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Emmy Nominations: Did the Rule Changes Work?

Now that the 2015 Emmy nominations have been unveiled, it’s worth a look at this year’s sweeping rule changes to see the impact on the key races.

“Our new rules provided clarity and answered many of the gray area questions of prior years,” said TV Academy chairman Bruce Rosenblum. “The general consensus is that these rule changes were very effective this year.”

See More: Emmy Awards: ‘Game of Thrones’ Soars With 24 Nominations

More nominees:

The expansion of the comedy and drama series races from six to seven nominees allowed for new blood to make its way into both categories, most notably in the comedy category, which saw considerable shakeup. Perennial nominee “The Big Bang Theory” was ousted in favor of freshman series “Transparent” and “Unbreakable Kimmy Schmidt.” Still, that didn’t leave enough room in the drama race for any recognition of broadcast: Fox’s big hit “Empire” didn’t make the cut.

Category definitions:

This year, hourlong shows were redefined as dramas, and half-hours as comedies — which meant Netflix’s “Orange Is the New Black” had to switch categories and compete in the tougher drama field. Yet it prevailed and won a nom, earning four overall. Compare that total, though, to its 12 overall last year, when it was considered a comedy.

The 2% rule:

For the first time, the Academy decided the 2% rule would apply to series lead and supporting performer categories. This rule means the categories will continue to have six nominees, but could have seven or up to eight nominees if the next highest vote getters have a vote margin of 2% within the sixth highest vote-getter. That’s why the lead actor in a comedy race has seven nominees, and the supporting actress in a comedy race has eight.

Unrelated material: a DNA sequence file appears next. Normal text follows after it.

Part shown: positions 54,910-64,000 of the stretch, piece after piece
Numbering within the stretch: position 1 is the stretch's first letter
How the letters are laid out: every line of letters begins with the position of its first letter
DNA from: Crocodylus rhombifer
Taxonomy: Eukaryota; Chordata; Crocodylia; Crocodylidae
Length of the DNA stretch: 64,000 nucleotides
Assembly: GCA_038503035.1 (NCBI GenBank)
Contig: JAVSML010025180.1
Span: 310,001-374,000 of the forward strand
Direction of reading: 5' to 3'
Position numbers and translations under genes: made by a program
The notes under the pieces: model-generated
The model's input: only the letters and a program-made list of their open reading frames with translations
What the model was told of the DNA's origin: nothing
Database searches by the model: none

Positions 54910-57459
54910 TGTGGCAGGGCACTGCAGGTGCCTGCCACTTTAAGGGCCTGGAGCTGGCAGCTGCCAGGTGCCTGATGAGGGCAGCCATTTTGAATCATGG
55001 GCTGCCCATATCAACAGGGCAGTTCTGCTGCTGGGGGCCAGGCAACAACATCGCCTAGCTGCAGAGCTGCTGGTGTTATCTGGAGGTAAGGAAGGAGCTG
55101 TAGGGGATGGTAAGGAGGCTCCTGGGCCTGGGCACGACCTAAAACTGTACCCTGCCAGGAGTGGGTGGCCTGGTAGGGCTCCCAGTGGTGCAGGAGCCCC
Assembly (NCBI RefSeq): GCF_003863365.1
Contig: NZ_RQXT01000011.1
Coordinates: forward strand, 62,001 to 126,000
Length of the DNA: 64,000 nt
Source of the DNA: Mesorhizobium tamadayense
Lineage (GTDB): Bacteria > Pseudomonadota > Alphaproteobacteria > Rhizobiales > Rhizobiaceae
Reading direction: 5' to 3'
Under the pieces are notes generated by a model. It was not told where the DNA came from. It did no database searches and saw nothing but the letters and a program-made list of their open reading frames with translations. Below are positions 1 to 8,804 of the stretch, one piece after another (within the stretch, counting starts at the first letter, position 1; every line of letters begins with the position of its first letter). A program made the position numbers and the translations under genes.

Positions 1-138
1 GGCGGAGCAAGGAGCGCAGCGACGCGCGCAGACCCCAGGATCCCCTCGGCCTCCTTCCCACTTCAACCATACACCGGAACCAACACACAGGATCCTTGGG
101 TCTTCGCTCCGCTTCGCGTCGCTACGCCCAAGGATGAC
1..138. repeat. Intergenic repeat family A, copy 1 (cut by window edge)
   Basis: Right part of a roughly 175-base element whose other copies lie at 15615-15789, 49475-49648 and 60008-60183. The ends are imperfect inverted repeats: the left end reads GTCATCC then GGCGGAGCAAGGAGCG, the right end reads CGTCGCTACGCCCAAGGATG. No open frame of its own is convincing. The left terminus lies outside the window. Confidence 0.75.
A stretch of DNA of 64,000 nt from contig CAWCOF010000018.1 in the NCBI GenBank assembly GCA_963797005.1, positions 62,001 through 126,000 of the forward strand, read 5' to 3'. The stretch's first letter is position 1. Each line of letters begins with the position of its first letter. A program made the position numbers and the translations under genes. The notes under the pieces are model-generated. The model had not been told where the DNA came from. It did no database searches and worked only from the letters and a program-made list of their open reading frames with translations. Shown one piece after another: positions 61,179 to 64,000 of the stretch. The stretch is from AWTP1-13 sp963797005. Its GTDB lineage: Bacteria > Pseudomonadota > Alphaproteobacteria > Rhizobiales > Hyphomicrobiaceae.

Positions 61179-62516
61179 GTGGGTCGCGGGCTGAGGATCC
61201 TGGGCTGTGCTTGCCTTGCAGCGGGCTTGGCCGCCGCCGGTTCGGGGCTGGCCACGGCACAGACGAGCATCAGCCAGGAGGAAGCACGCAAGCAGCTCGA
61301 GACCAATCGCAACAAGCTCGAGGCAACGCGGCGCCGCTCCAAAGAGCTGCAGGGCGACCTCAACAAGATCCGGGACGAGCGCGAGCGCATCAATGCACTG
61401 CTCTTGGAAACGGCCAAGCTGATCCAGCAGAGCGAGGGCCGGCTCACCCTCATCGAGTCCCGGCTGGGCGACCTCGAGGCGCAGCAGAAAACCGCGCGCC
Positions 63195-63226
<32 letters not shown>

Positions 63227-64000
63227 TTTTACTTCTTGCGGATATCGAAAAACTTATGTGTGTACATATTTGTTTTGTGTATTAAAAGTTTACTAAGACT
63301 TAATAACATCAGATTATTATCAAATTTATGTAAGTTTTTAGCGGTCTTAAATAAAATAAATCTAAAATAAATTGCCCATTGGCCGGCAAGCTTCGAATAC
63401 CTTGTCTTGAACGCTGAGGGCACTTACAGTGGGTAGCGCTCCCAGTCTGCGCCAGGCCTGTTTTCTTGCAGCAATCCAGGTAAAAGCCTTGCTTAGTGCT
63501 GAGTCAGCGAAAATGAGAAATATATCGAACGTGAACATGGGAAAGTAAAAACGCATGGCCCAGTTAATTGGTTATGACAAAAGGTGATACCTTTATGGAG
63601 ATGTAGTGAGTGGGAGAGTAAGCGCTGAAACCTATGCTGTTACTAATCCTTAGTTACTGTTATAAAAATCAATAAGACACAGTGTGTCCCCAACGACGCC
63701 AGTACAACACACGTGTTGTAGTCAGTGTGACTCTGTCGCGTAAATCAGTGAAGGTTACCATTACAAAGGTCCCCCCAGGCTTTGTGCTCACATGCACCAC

Supporting actors vs. guest stars:

It’s hard to quantify who might have been nominated and didn’t, given the rule changes dictating that a “guest star” appeared in less than half of a given show’s episodes. “Scandal’s” Joe Morton, who won guest actor in a drama last year, failed to earn a nod as supporting actor this year, since he had to compete in that competitive field this time around thanks to a boosted episode count. Industry insiders grumbled that the rules changes were instituted after seasons were already planned, at which point it was too late for them to alter their creative decisions. (It’s worth noting that Morton’s onscreen ex-wife, Khandi Alexander, was nominated for her guest star turn.)

Variety talk & sketch:

Last year, sketch series like “Inside Amy Schumer” had to compete with the likes of “The Tonight Show” and “The Daily Show.” Now, separated out with their own variety sketch category, Amy Schumer, Keegan-Michael Key and Jordan Peele can not only enjoy noms for their series, but they’ve also been recognized for their acting work.

Final round voting:

As for the elimination of the blue ribbon panels to dictate winners, that remains to be seen. The voting is now in the hands of the Academy’s 18,500 members — or will be, come August.

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